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Introduction Ground reaction forces in sound horses with asymmetric hooves show systematic differences in the horizontal braking force and relative timing of break-over. The Center Of Pressure (COP) path quantifies the dynamic load distribution under the hoof in a moving horse. The objective was to test whether anatomical asymmetry, quantified by the difference in dorsal wall angle between the left and right forelimbs, correlates with asymmetry in the COP path between these limbs. In addition, repeatability of the COP path was investigated. Methods A larger group (n = 31) visually sound horses with various degree of dorsal hoof wall asymmetry trotted three times over a pressure mat. COP path was determined in a hoof-bound coordinate system. A relationship between correlations between left and right COP paths and degree of asymmetry was investigated. Results Using a hoof-bound coordinate system made the COP path highly repeatable and unique for each limb. The craniocaudal patterns are usually highly correlated between left and right, but the mediolateral patterns are not. Some patterns were found between COP path and dorsal wall angle but asymmetry in dorsal wall angle did not necessarily result in asymmetry in COP path and the same could be stated for symmetry. Conclusion This method is a highly sensitive method to quantify the net result of the interaction between all of the forces and torques that occur in the limb and its inertial properties. We argue that changes in motor control, muscle force, inertial properties, kinematics and kinetics can potentially be picked up at an early stage using this method and could therefore be used as an early detection method for changes in the musculoskeletal apparatus.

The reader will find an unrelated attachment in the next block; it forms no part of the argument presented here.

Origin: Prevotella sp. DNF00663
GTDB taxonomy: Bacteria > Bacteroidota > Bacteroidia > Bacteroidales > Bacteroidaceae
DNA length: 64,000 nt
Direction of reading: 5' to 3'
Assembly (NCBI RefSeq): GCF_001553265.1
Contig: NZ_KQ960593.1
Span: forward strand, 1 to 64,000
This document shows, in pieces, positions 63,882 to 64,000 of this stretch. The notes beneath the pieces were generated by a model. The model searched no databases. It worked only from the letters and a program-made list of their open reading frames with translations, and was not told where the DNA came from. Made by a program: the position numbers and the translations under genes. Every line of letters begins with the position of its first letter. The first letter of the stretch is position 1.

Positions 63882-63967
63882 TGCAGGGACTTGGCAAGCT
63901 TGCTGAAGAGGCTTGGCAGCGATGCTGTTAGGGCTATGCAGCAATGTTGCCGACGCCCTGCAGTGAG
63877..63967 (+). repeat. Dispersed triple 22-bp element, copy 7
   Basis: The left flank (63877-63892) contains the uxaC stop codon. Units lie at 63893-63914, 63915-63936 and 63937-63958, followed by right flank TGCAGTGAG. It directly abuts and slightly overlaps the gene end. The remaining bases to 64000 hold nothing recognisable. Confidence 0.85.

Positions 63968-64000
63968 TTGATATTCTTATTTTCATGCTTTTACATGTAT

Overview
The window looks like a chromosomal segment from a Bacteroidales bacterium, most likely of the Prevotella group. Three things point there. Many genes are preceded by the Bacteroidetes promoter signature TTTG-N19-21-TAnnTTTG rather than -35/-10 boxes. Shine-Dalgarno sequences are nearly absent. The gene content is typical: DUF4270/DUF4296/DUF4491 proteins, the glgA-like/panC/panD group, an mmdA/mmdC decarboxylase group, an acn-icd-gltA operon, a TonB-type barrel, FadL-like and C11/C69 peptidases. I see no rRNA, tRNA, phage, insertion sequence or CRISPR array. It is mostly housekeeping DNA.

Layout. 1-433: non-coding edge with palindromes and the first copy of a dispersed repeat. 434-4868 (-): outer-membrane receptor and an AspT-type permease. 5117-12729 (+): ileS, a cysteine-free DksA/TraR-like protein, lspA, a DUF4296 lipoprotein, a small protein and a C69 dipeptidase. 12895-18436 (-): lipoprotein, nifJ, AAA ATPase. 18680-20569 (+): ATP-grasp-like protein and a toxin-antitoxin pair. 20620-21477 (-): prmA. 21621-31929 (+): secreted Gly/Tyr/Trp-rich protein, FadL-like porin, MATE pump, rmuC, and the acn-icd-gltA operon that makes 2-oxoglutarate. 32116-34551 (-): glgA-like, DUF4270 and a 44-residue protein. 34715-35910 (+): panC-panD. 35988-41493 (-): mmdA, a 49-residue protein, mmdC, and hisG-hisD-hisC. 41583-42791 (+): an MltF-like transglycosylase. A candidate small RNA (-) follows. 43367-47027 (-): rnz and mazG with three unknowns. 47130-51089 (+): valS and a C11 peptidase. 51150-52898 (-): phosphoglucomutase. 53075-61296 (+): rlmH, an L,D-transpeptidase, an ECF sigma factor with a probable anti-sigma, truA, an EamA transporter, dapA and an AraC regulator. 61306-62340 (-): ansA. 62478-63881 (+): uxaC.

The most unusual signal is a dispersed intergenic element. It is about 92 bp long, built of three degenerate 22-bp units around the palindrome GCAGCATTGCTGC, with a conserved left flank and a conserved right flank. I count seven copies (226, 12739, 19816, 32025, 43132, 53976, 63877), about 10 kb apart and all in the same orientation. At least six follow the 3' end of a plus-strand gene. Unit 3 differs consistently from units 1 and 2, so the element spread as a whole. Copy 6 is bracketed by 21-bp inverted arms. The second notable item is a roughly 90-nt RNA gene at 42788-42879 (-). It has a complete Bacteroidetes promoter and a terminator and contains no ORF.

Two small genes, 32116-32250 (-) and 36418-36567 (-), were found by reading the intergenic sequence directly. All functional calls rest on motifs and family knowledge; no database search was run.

... These conditions even at momentary or for intermittent periods of time may adversely affect sensitive hoof tissues. As a result many domesticated horses are shod, usually by nailing on a piece of metal to the bottom of the hoof wall, or in some cases, fixing it to the bottom of the hoof with glue (Back 2013, Clayton 2011, Curtis 2006, Hertsch et al. 1997, Humphrey 1995, Leisering et al. 1982, Leslie 1977, Möller 1915, Schwendimann 1937. ...
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From different reasons the hoofs of the horse should be protected in a manner that prevents easy frequent removal.The aim of this study was to assess one such method of temporary hoof covering, a hoof clog, to determine if application in horses trotting over hard ground affected vertical head and pelvic movement asymmetry measures of forelimb and hind limb lameness, compared to the normal shod and unshod (barefoot and just trimmed) condition. We were particularly interested in determining whether the hoof clog prevented any lameness that might develop in horses trotting barefoot on hard surface immediately after trimming. Twenty horses were randomly obtained from a riding school herd and evaluated objectively with their regular shoeing, barefoot and with a clogs applied using body mounted inertial sensors. Overall there were no significant differences in either group between treatments (regular shoeing, trimmed and unshod, clogs). Results of this study support the contention that applications of these hoof clogs do not cause forelimb or hind limb lameness, are well tolerated, and may decrease concussion when trotting on hard ground.
... Sows were used as their own control over time, following the equine hoof trimming model (Kummer et al., 2006;Clayton et al., 2011;Caldwell et al., 2016). Sows were not trained as no rewards were provided. ...